Citing the importance of keeping the fire department fully staffed, the Great Bend City Council Monday night authorized Mayor Mike Allison to sign a letter of support for Fire Chief Mike Napolitano to apply for a three-year grant through the Federal Emergency Management Agency.
Napolitano said the Staffing for Adequate Fire and Emergency Response (SAFER) Grant as already been written and, if approved, would go for the hiring of three additional firefighters. The city applied for the grant last year and was not successful.
“The need for those firefighters still exists,” he said. The application deadline is Feb. 10.
Councilman Wayne Henneke wondered about after the grant is over in three years and keeping the three additional firefighters. “Unless you look at cuts in other areas, your looking at a two mill increase” in property taxes.
Napolitano said the city would save some money by having the additional personnel versus the overtime that is now paid to firefighters.
“It’s a catch 22,” Councilwoman Allene Owen said.
The motion passed 7-0.
A combustible situation
“If we were awarded this grant, it would benefit our department in at least three ways,” Napolitano said. First, it would reduce our need to hire back personnel to maintain our minimum staffing level of seven per shift. In 2016 1,856 hours of overtime were paid in order to maintain minimum staffing levels.
Second, it would bring us closer to compliance with the National Fire Protection Association standard of having 10 firefighters at structure fires and third, it would reduce our reliance on callbacks and mutual aid when we have overlapping calls. In 2016 overlapping calls occurred 595 times, or 26 percent of the time.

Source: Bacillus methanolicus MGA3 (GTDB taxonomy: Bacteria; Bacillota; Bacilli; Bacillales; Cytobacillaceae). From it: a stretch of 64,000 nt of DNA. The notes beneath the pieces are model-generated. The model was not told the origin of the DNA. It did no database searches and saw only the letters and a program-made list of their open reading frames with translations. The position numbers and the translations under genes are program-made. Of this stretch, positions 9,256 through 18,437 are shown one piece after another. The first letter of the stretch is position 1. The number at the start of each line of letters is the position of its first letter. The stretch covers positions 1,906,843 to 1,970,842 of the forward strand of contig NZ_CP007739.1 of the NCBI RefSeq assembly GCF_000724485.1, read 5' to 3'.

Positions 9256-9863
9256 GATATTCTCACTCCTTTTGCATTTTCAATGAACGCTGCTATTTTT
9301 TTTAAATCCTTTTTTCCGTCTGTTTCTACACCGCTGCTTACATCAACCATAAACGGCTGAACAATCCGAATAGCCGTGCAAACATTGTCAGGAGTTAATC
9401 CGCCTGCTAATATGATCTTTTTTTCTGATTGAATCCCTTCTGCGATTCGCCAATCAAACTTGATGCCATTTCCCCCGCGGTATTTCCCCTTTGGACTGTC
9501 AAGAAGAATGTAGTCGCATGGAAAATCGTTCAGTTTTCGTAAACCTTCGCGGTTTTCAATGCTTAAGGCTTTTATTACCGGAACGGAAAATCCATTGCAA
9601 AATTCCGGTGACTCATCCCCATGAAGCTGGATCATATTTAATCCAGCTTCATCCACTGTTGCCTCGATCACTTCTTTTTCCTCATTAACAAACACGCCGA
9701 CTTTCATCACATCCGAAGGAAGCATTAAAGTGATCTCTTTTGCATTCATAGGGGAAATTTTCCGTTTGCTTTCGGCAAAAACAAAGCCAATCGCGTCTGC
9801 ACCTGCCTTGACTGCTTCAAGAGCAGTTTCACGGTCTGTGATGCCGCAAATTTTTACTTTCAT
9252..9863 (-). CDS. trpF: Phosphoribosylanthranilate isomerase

“We’ve been real fortunate that we’ve been able to make those calls,” Napolitano said. However, the day may come when simultaneous emergencies could be disastrous.
A city match
Last year the grant was for two years and was fully funded. This year it is for three years and requires a match of 25 percent the first two years and a match of 65 percent the third year, the chief said. This would amount to the city paying $200,388 over the three years with the feds kicking in $322,359.
The SAFER grant does provide the option to request a waiver of the match and Napolitano plans to pursue this route. “But, there’s no guarantee.”
“The council is fully aware of the requirement to maintain the current staffing level and incur no layoffs during the performance period of the grant,” the letter of support reads. “In addition, they are aware of the required match for the three year period. The vote was unanimous in support of the grant and ensuring that the requirements of the Safer Grant are fulfilled upon acceptance of the award.”